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Compact Plants


February 27, 2008
By Lorraine Hunter

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Everyone wants the latest, most unusual plants in their garden and consumer gardening magazines continue to present their lists of the hottest, most must-have perennials, annuals and shrubs.

Compact Plants, in bright shades, unusual shapes top must-have lists for 2007

18Everyone wants the latest, most unusual plants in their garden and consumer gardening magazines continue to present their lists of the hottest, most must-have perennials, annuals and shrubs.
Earlier this season Gardening Life (GL), for example, narrowed the list of must-haves down to 15, dividing the group into three distinct colour ranges. The golden group includes drought-tolerant ‘Green Envy’ coneflower (Echinacea purpurea ‘Green Envy’), with lime-coloured petals tinged with pink at the base, and ‘Bonfire’ cushion spurge (Euphorbia polychroma ‘Bonfire’) with chartreuse flowers and bright, smoldering foliage, both perennials. Annuals are fibre-optic grass (Isolepis cernua ‘Live Wire’), actually a sedge, with fine blades and tiny silvery-ball-like flowers, and Chloranthus (Lathyrus chloranthus), a lime-yellow sweet pea from Asia Minor. The shrub in this group is ‘Arctic Sun’ dogwood (Cornus sanguinea ‘Cato’) a dwarf plant with intense gold-orange stems and small white flowers in June, set off by green foliage.

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Purple picks include perennials ‘Cezanne’ clematis, a vine bred by Raymond Evison for outstanding performance in containers; ‘Walker’s Low’ catmint (Nepeta x faassenii ‘Walker’s Low’), named Perennial Plant of 2007, covered with blue-violet flower spikes above fragrant grey-green foliage; and ‘Xenox’ stonecrop (Sedum ‘Xenox’) with small fleshy leaves on purple stems and rose-pink flowers in late summer. Annuals in this group are shade-loving ‘Brazilian Fireworks’ maracas (Porphyrocoma pohliana) that has exotic red-pink flower clusters with purple wings over long leaves scored with silver, and ‘Sunny Daze’ Paraguay nightshade (Solanum rantonnetii ‘MonRita’) which has leaves splashed with gold brightening to white as they mature and shimmering purple blooms.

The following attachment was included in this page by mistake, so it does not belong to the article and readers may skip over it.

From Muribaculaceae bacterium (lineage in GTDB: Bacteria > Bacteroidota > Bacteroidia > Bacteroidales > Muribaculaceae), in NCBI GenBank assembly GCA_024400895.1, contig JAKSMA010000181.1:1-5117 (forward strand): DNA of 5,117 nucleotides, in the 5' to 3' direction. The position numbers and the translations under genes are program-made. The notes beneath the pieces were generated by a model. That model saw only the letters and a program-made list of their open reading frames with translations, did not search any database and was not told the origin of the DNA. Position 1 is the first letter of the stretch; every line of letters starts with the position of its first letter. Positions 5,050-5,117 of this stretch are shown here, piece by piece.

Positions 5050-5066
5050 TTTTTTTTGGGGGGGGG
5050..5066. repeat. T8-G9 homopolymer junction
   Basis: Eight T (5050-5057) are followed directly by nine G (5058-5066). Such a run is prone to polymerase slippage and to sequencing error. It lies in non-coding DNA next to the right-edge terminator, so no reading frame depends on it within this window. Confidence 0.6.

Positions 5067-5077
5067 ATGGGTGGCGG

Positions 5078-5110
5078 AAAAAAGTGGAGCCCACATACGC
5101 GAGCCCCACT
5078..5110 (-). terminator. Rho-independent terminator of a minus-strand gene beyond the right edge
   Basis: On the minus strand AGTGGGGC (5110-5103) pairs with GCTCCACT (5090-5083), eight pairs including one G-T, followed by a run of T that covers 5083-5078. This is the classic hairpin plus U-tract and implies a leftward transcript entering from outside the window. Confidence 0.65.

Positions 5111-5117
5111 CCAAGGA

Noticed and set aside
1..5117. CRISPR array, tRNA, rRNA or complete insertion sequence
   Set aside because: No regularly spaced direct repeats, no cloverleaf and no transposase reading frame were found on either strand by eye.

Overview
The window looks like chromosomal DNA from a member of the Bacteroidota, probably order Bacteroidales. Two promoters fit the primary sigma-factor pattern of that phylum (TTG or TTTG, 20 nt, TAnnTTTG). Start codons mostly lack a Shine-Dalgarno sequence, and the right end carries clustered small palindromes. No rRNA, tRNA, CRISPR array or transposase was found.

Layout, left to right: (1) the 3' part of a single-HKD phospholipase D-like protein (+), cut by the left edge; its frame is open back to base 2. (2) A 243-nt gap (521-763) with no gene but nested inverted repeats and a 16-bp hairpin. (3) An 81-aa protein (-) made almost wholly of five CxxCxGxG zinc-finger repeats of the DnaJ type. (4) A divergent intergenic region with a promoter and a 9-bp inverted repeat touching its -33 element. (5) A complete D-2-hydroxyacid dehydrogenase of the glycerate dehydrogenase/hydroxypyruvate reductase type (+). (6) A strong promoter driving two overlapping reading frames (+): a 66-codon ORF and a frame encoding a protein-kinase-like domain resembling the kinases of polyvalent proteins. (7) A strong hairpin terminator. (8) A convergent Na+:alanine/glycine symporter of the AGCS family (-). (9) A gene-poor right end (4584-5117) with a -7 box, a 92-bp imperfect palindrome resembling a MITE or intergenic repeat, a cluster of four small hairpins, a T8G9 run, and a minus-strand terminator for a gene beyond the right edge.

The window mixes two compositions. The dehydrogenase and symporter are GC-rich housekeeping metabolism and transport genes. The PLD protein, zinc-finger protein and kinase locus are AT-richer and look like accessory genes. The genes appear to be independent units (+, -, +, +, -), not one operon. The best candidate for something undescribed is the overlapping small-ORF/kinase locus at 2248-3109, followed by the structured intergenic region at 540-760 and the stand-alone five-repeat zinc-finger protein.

Attention-grabbing rosy-hued plants in the GL lineup include perennial ‘Pink Octopus’ bellflower (Campanula ‘Pink Octopus’) with deep pink, lantern-like buds opening to dangling octopus-like flowers, and annual Chinese foxglove (Rehmannia angulata) that have deep pink bell-shaped blooms with spotted throats borne on long, graceful stems. Three shrubs in this group are Disanthus cercidifolius, which resembles a small redbud but is actually a witch hazel relative with blue-green leaves turning a vivid claret suffused with orange in the fall; ‘Pipsqueak’ dwarf burning bush (Euonymus alatus ‘Pipzam’) with blazing crimson fall colour; and ‘Lucy Maud Montgomery’ rose, a delicately scented, blushing pink hybrid tea.

Backyard Living says that people want more compact, smaller plants to fit into smaller gardens, tight spaces and containers, too. The “hot new” plants it lists are three All-America Selection Winners for 2007, including ‘Fresh Look Gold’ celosia, a flowering annual, ‘Rainbow Knock Out’ rose in a rich coral colour, and ‘Pacifica Burgundy Halo’ vinca, an annual to plant in full sun. Other “hotties” on the list are ‘Tropicana Black’ canna which opens red, later mellowing to tangerine orange and ‘Raspberry Tart’ coneflower, a good choice to grow in a container.

The magazine also lists 10 favourite perennials as low-maintenance options for gardeners on the go. They include Japanese anemones (Anemone x hybrida) for late summer; Siberian Iris (Iris sibirica) for late spring; hellebore (Helleborus x hybridus) for late winter through spring; feather reed grass (Calamagrotis x acutiflora) from early spring to late fall; black-eyed Susan (Rudbeckia) summer through fall; sedum (Sedum species) summer or fall, depending on species; daylily (Hemerocallis) from early summer until first frost, depending on species; phlox, either spring or summer blooming; Russian sage (Perovskia atriplicifolia) from summer to early fall; and purple coneflower (Echinacea purpurea) summer through fall.

Canadian Gardening (CG) recently profiled primroses, prized for their outstanding beauty and wide range of heights, colours and types. Included are more than 40 varieties from the following five basic groups:
•    Acaulis, the short early spring blooming plant with rosettes of leaves;
•    Auricula, with large clusters of brightly coloured blooms and thick glossy foliage;
•    Candelabra with tiered rings of flowers on tall stems;
•    Juliana with early spring stems on small, sturdy evergreen plants;
•    Polyanthus with large flower clusters atop long thick stems.

The magazine also featured brunnera, a tough plant with mounds of silver- or white-accented, heart-shaped leaves and blue or white flowers that resemble forget-me-nots. Happiest in a shady, cool, moist woodland setting, this perennial is very hardy and comes in several varieties, including: Brunnera Macrophylla ‘Dawson’s White;’ with small white flowers and dark green foliage; ‘Langtrees’ (syn. ‘Aluminum Spot’) with emerald green foliage mottled with silver-grey and tiny forget-me-not blooms;  ‘Variegata’ with wide, irregular, creamy white margins on grey-green leaves with bright blue blooms; and ‘Silver Wings’ which has marbled foliage with a wispy, silvery overlay and tiny masses of blue flowers.


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